Abby Landon, abbydid
Abby Langdon is the sole proprietor of abbydid, a plush toy and character accessory company. Her fun, funky monsters and other creations are available exclusively at Fabricate in Northside and the Broadhope Art Collective in Westwood.
How did you start your business?
I started abbydid in January 2008. I’d been teaching myself to sew, and I started making little creatures for my kids as Christmas presents. My husband had been paying attention and surprised me with a nice sewing machine as a gift. He encouraged me to start selling, not just giving things away. My work took off in popularity, and here I am.
What do you sell?
I’m a plush maker, and monsters are my favorite; I put teeth and eyes on everything! I make everything from plush toys to cozies for your phone to scarves. I’m best known for my Wibbly Woo, which is a little monster with a pocket mouth that you can put things in. That was the first thing I got started with, and to this day, it’s my most popular item.
How much time do you spend on the business and how much time does it take to make an average item?
That’s a hard question; I tend to work while I’m taking breaks, working with whatever’s on the table. I float in and out, working on things in batches. If I were to sit down and work from start to finish, it might take about an hour or so, but it varies. For example, I just finished my largest creation to date, and he took a week and a half.
You sold at ComiCon this year. What’s your connection to the nerd industry?
I was bored with the indie craft thing, I was so burnt out with it. My friend Tara Heilman, who runs Robot Inside
, and I tend to work in tandem, so we split a booth and brought our creatures down to ComiCon. Comic books use characters in print; I’m designing my creatures and turning them into 3D plush objects, and so it was a cool way to take our burgeoning art and be exposed to the masses. And it’s a similar struggle to [what comic book artists face]. [The attendees] were people who are genuinely interested in looking for new characters and alternative realities to escape to, so it was a fun way to diversify. There was no one else like us there.
I definitely plan on going back and bringing in more accessories, because ComiCon has a population that is enthusiastic and will really give you positive feedback.
Why and how did you gravitate toward the cute monster?
Monsters open themselves up to being anything. When you make a cat, there’s a prescribed idea of what a cat’s going to look like. A monster lends itself more to going down all sorts of avenues; you can go alien and ugly or cutesy and fun. An interesting piece of feedback I keep getting is that parents are thrilled to find a girly option in the monsters, too—they’re tired of the princess-y everything. It taps into the monster in all of us. I firmly believe we all have an inner child, and I think a lot of us end up regressing up as we get older. We learn to loosen up and relax, and I think that we all need something fuzzy to pet and comfort us through a bad day. We need a way to find comfort in everyday life.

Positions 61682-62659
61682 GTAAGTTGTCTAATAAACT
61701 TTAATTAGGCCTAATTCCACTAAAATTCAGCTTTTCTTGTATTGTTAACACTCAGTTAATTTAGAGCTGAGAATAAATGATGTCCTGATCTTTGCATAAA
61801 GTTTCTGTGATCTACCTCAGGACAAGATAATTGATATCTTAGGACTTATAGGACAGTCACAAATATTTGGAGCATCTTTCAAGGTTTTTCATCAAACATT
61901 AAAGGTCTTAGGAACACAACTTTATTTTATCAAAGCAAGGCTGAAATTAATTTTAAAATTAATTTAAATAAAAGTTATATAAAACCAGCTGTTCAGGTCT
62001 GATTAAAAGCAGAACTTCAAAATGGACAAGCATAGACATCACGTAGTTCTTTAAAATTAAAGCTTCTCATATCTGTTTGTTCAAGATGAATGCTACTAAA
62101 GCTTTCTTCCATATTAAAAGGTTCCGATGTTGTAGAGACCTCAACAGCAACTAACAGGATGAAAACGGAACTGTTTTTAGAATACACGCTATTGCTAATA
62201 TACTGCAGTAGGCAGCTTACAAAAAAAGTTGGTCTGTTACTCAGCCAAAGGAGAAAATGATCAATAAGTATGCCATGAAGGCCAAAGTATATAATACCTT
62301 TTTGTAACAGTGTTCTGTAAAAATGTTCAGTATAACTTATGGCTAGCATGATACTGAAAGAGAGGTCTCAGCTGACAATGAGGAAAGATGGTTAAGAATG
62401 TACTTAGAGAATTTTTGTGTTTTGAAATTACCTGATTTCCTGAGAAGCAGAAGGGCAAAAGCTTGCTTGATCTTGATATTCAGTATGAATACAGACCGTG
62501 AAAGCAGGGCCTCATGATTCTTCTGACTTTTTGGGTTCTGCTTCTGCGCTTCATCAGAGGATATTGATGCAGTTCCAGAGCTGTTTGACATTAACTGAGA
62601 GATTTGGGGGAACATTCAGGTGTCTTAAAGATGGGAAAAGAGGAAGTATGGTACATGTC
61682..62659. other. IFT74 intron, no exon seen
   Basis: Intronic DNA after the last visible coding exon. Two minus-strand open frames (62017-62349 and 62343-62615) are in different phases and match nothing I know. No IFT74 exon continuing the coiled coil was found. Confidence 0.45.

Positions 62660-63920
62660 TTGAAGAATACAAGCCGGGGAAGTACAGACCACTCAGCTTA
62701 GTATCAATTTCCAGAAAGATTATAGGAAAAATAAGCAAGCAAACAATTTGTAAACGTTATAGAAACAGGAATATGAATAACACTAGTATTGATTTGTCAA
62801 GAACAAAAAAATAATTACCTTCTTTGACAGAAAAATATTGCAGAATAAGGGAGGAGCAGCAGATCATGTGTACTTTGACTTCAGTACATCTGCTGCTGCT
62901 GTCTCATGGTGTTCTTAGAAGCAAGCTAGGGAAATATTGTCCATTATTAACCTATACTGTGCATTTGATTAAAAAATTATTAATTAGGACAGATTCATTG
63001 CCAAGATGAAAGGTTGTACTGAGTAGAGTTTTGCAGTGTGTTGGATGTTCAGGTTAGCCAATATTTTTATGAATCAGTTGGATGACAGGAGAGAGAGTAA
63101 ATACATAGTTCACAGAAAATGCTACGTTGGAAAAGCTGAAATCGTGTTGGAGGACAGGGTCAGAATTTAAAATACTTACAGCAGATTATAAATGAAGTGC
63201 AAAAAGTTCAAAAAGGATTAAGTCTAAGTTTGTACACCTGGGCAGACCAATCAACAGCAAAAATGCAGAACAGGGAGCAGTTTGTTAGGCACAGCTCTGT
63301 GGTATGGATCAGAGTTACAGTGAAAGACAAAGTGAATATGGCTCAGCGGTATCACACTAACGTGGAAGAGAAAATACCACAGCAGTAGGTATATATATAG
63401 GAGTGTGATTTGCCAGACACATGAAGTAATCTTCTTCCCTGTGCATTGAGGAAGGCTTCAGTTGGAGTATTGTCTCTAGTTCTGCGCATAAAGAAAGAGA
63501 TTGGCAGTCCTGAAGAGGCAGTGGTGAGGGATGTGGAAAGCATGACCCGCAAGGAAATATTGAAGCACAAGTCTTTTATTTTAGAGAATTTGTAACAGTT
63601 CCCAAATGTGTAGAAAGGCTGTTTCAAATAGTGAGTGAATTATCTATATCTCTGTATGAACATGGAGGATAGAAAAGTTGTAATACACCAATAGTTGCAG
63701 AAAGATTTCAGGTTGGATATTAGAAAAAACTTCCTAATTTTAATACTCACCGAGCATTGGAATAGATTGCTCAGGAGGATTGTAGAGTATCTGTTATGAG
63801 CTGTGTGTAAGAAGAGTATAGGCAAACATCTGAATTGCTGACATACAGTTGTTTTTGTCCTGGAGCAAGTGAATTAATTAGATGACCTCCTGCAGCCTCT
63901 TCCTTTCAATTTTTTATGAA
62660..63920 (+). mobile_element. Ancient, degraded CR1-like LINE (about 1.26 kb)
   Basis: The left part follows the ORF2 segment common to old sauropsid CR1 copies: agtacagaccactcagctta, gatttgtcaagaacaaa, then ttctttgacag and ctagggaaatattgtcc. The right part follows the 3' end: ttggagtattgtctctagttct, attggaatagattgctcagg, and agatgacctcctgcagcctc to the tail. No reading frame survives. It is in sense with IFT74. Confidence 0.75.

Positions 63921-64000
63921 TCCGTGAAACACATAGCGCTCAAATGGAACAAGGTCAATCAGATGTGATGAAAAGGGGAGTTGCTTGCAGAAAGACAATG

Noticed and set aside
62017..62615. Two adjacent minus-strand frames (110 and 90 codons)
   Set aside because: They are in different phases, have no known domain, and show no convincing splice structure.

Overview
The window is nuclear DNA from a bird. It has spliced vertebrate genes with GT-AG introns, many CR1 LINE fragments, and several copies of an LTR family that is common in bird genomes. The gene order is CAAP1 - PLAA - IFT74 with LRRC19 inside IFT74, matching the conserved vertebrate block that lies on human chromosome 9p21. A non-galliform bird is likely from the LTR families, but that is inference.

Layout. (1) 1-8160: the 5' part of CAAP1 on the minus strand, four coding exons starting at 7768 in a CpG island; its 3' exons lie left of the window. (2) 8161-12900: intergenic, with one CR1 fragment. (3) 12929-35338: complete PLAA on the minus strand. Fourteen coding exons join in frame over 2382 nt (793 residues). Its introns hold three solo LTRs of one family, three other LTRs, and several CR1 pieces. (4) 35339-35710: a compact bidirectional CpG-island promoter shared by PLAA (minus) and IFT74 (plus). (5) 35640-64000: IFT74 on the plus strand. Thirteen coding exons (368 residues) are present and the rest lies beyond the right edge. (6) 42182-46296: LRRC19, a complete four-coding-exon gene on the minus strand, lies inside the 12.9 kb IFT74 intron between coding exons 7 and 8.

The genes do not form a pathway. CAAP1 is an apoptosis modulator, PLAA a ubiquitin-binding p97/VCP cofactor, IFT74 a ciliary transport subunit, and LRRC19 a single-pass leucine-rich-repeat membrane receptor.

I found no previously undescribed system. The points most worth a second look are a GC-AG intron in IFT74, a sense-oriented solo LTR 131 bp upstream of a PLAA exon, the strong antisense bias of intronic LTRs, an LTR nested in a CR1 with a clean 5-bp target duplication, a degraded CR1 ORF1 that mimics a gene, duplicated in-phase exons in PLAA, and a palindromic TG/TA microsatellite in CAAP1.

The worst comment I get is, “Too bad I don’t have a grandchild or someone to buy for.” That’s your interpretation, not my intention—what I make is open to everyone. I think everyone has an inner kid that can play, too. Hence the scarves and the phone cozy. If you’ve got something cozy in your purse, your day’s going to brighten and feel a little better.
What have you learned since starting abbydid?
The hardest part for me has been valuing myself as an artist and admitting that I’m an artist. That took a long time. At first, I was charging practically nothing, but at this point my prices are fair enough that I’m compensated for my time and materials. That’s tough to do. We’re so trained to find the deal and, say, buy the $12 stuffed animal from a big box store. Handmade is not necessarily cheaper. It seems like I’m constantly trying to educate the public when I’m at shows as to why prices are the way they are. It’s also hard for me to market myself. I tend to be pretty humble, and it’s hard for me to talk myself up.
What resources here did you take advantage of and how did they help?
Here in Cincinnati, Fabricate
has been one of my best friends; they’ve been so supportive and I’ll swear by them to my dying day. Crafty Supermarket
is an example of a great show in town that supports artists, too. For me, I got a bit oversaturated; perhaps I was out there [at craft shows] too much. Now, I’m working on finding a happy medium, where I’m out there just enough. I’m also working the balance of being a stay-at-home mom; I have to take care of the live monsters before I take care of the plush ones.
Interview by Robin Donovan